Just Say No
These days a lot of radio is highly confrontational. Many hosts like nothing better than to verbally beat someone up. Your principal defense against an anticipated onslaught of ridicule is your inalienable right to not do the show. No media outlet has subpoena power; none can compel you to submit to an interview. If you are certain that you are going to be subjected to unreasonable treatment, that you are not going to be permitted to make any points, that you are being booked only to be the target of scorn, decline the invitation. Of course, if you are the sort of person who feels any publicity, no matter how adverse, is better than no publicity, go ahead and stick your neck out. You may win; you may not. In fact, by your own standards you may win even if a lot of listeners feel you’ve lost. When the syndicated Howard Stern radio show began airing in the Los Angeles market in the 1980s, I listened to the inaugural broadcast. Weight-loss guru Richard Simmons called in to congratulate Stern on his West Coast debut. Stern lashed into Simmons and kept up a stream of hateful, homophobic invective for what seemed like a cruel eternity. I remember wondering why Simmons didn’t hang up on Stern, but he stayed the course, although Stern eventually reduced him to tears. At the time I was supervising producer of ABC-TV’s “Home Show” and Richard was a frequent guest on the show. When I next saw him, I told Simmons I had heard the broadcast and I felt Stern had treated him shabbily. “Oh,” said Simmons, “he always does that when I’m on his show.” Always? This had happened before and Simmons came back for more? To Richard Simmons, the humiliation was worth it because it gave him an opportunity to reach out to the over-weight people among Stern’s listeners.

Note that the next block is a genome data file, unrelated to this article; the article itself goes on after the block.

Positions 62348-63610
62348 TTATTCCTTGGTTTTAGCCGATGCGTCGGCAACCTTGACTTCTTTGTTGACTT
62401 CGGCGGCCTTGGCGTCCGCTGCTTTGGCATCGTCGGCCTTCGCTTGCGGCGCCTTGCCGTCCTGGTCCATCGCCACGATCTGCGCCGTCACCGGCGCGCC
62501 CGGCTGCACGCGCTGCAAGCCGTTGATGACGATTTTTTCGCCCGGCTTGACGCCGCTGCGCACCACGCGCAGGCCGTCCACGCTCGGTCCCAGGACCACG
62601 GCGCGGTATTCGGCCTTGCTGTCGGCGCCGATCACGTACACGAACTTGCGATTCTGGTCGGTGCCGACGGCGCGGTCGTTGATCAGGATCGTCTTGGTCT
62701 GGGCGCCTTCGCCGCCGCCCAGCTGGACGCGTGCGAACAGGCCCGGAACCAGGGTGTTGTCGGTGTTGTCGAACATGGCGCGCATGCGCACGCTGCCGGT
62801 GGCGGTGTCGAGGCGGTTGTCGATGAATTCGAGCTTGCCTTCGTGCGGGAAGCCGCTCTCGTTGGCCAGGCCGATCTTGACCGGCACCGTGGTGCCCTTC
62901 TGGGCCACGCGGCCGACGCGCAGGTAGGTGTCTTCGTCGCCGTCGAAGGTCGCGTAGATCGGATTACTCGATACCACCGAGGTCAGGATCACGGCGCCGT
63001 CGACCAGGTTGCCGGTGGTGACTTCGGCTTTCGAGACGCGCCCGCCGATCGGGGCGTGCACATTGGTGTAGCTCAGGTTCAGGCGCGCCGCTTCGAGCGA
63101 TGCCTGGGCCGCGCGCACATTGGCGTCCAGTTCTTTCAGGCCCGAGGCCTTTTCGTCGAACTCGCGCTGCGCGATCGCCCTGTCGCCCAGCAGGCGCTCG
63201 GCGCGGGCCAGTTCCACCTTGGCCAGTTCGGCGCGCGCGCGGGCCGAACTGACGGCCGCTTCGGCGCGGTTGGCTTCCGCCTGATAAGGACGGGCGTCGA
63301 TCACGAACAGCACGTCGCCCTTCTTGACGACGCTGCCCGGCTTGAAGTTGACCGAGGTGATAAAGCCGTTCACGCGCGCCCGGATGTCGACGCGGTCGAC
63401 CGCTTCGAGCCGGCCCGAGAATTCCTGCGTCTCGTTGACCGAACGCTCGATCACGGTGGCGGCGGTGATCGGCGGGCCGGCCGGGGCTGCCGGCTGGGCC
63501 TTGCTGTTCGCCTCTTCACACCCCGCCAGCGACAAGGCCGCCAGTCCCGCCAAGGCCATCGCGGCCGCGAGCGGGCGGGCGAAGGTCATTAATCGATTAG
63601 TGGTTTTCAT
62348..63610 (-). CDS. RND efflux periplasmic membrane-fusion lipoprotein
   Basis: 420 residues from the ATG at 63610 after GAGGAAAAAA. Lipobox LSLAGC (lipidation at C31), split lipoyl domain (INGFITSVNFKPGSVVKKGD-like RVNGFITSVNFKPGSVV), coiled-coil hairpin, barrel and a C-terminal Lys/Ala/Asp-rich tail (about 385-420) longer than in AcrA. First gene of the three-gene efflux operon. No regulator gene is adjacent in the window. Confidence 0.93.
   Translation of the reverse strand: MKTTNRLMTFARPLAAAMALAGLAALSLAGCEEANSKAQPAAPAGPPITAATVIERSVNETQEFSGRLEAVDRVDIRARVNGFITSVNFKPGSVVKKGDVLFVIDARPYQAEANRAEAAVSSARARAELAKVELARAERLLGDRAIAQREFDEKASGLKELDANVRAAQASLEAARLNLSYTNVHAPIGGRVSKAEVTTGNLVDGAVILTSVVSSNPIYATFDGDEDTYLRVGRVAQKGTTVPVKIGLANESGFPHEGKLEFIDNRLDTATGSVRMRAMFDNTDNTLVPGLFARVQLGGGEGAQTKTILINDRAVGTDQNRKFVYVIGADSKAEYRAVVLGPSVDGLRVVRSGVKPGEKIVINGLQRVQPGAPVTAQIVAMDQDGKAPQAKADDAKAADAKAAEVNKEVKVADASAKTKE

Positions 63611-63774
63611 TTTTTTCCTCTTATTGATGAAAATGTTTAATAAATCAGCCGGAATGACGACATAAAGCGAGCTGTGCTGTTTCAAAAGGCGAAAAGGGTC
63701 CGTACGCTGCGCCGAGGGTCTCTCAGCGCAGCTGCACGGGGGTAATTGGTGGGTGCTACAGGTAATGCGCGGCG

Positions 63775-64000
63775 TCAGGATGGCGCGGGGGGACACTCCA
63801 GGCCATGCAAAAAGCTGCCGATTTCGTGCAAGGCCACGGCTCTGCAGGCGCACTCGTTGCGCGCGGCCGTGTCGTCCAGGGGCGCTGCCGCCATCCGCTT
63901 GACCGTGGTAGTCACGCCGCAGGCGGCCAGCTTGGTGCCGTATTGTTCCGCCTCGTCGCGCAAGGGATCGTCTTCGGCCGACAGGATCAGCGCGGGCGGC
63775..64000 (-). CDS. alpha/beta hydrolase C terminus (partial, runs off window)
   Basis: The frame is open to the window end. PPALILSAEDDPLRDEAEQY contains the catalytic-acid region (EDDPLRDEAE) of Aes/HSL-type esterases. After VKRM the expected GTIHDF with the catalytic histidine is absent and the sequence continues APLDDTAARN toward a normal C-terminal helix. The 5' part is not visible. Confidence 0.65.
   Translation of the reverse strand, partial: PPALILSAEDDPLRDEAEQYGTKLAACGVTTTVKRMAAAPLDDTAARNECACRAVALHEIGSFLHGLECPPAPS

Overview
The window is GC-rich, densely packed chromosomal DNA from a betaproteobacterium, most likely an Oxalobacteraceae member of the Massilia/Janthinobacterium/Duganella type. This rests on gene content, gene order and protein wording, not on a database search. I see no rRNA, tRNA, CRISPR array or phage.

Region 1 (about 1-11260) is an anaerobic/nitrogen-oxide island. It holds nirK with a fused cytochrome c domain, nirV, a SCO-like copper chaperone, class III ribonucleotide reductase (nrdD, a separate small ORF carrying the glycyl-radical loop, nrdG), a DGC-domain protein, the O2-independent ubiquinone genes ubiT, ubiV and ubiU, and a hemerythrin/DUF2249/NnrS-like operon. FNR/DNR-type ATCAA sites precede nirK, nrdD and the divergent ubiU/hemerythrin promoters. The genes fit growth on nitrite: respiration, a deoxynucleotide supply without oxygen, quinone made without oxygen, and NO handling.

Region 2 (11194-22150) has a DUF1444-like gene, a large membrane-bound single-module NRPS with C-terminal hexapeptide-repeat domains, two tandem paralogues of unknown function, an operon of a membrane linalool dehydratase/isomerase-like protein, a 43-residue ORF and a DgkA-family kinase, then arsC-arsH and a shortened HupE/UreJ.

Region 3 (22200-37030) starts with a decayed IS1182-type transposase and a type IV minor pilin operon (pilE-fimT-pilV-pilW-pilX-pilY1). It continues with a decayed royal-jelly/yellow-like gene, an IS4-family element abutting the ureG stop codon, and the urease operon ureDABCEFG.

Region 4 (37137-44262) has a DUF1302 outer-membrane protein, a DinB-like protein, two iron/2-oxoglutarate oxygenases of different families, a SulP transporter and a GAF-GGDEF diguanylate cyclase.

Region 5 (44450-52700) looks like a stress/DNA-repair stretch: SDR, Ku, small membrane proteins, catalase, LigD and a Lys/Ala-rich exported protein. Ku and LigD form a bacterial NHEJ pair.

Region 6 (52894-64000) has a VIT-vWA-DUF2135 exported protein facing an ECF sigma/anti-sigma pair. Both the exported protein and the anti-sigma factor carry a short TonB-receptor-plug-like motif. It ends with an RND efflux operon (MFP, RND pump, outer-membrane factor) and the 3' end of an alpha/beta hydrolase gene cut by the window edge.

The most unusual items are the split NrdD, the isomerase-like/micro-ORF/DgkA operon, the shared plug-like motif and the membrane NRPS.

If You Say Yes
Once you make up your mind to accept an invitation to appear on a radio talk show, find out the circumstances of your appearance. Ask if you’ll be the only guest, the names of other guests and the length of your segment. Also, will it be an interview, a debate and will the host take calls from listeners. If he will take calls, find out how long you’ll be on with him alone — you’ll want to get your whole agenda in during the host interview so the call-ins will be about the points you want to address. Once the calls start coming in, remember to keep to your message points; you are there to state and restate them, not to address a caller’s agenda. Often callers don’t ask questions but use their time on the air to make statements. If a caller agrees with you, endorses what you said, or praises you, thank him and reiterate your agenda point to reinforce it.. If the caller opposes one of your points, disagree pleasantly and restate your agenda point. As the in-studio guest you’ll have the last word and as a general rule, she who speaks last is the speaker listeners remember best.